- National Initiative for Cybersecurity Careers and Studies (NICCS) – CyberCorps: Scholarship for Service (SFS) program. A partnership between CISA, OPM, and NSF to provide scholarships for cybersecurity-related degrees under the SFS program.
- The George Washington University – CyberCorps Program: GW is designated a National Center of Academic Excellence in Cyber Defense Research (CAE-R) by the National Security Agency (NSA). Over 100 students have graduated from the GW CyberCorps program since 2002.
- Indiana University – CyberCorps Scholarship for Service at Indiana University. Presently, IU offers two Master’s and one Ph.D. program under the CyberCorps Scholarship for Service program.
- California State University, San Bernardino – CyberCorps SFS Program. (Listen to the related podcast).
- University of New Haven – CyberCorps Scholarship for Service (SFS) Program – The Tagliatela College of Engineering’s $4 million NSF grant is Connecticut’s first SFS program. UNH has specific program requirements besides the general eligibility criteria. (Listen to the related podcast).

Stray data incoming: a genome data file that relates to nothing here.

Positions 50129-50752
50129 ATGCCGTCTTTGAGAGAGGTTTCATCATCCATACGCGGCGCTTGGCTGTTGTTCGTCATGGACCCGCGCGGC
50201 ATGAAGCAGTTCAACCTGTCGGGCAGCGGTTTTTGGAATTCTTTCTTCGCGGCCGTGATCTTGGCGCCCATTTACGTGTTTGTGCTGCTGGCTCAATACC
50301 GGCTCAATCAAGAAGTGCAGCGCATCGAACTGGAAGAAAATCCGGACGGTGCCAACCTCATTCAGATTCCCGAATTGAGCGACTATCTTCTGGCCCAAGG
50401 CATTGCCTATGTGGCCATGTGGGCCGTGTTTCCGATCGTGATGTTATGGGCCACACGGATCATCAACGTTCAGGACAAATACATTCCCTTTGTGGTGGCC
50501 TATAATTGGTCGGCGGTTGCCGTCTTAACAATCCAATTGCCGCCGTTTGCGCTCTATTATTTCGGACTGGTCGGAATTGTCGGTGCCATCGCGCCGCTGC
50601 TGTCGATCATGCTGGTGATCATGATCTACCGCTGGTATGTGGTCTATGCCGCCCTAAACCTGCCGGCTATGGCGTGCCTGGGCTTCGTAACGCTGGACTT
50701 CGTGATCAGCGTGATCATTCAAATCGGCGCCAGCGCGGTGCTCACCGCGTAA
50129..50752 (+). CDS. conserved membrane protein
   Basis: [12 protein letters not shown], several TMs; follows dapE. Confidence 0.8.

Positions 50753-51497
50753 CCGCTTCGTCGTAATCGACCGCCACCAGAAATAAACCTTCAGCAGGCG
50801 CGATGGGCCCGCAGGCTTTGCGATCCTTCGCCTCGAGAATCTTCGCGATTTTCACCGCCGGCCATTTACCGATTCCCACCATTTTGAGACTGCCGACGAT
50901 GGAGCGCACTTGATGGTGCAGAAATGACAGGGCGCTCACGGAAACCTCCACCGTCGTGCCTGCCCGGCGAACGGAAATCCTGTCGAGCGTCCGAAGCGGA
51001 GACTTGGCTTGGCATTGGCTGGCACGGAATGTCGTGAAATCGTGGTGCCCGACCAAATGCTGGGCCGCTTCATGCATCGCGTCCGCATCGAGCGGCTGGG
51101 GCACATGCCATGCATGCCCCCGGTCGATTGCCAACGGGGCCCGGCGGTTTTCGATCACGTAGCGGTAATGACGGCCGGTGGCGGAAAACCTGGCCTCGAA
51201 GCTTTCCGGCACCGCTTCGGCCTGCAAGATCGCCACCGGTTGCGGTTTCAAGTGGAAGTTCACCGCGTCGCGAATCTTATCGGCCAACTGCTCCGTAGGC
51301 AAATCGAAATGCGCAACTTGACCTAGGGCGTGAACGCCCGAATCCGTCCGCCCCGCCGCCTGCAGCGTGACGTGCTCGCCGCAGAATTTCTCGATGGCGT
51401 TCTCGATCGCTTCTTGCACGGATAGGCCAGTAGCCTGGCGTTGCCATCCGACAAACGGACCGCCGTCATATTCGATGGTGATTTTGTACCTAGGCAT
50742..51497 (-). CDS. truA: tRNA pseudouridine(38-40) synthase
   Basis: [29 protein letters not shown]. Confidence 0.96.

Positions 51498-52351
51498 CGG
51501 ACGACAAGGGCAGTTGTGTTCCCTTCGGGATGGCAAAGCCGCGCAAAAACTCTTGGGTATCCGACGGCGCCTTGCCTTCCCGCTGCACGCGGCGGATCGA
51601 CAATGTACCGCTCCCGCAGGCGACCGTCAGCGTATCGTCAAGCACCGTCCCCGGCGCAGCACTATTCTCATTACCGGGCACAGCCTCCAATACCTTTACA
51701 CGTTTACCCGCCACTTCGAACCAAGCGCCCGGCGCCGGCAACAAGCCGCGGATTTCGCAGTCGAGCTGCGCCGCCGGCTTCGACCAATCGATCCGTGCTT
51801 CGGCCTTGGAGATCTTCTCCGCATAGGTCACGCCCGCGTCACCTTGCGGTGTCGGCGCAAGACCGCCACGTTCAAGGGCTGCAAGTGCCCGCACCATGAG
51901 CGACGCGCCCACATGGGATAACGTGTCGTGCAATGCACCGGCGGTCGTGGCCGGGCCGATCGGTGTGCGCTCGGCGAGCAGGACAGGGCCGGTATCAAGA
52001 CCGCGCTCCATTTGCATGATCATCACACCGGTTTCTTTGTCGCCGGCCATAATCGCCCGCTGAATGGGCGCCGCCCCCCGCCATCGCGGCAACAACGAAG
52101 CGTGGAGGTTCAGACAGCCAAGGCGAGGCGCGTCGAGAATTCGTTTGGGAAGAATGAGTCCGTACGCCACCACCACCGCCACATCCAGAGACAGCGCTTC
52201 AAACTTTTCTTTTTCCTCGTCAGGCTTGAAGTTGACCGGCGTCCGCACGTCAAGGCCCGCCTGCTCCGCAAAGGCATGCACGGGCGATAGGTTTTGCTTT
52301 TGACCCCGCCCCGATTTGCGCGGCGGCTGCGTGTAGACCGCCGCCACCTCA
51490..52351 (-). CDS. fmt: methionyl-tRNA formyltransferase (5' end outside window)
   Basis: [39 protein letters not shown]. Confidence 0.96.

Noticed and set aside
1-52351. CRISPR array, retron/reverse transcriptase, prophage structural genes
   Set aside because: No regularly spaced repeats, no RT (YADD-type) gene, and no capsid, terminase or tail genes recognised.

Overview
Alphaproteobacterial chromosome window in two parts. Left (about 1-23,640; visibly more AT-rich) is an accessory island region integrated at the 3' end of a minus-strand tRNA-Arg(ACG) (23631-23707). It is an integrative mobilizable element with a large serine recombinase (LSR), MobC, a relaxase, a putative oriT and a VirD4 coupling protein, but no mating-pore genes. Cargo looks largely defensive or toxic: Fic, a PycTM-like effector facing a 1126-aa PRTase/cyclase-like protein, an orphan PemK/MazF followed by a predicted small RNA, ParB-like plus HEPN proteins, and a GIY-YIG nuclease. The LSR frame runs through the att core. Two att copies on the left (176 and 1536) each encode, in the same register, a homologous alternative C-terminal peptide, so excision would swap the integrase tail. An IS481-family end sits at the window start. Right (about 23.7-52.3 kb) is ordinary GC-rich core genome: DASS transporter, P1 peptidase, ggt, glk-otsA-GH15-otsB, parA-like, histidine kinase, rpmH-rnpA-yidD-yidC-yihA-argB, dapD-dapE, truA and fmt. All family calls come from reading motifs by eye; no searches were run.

- The University of Rhode Island – CyberCorps® Scholarship for Service.
Successful students will be required to attend virtual and in-person events. Some schools provide opportunities to participate in conferences that match each scholar’s cybersecurity interests.
This includes the annual International Cryptography Conference and the RSA Conference.
Schools like George Washington University also have their students compete at competitions, such as the Mid-Atlantic Regional Competition of the National Collegiate Cyber Defense Competition.
Related career resources
Below are resources for scholars looking for cybersecurity job opportunities in the federal government:
- Federal cybersecurity job opportunities: Find cybersecurity job openings with the federal government through the US Office of Personal Management.
- Information Assurance job opportunities: Find Information Assurance job openings in government agencies for US citizens and nationals.
- Cybersecurity job opportunities: Find jobs in cybersecurity and other related fields in government agencies for US citizens and nationals.
- Information Security job opportunities: These opportunities are open to students for internships, entry-level, mid-level, and experienced cybersecurity professionals.
- Careers in Intelligence: Find jobs in Intelligence, Cyber Operations, Data Science, and Mission Support.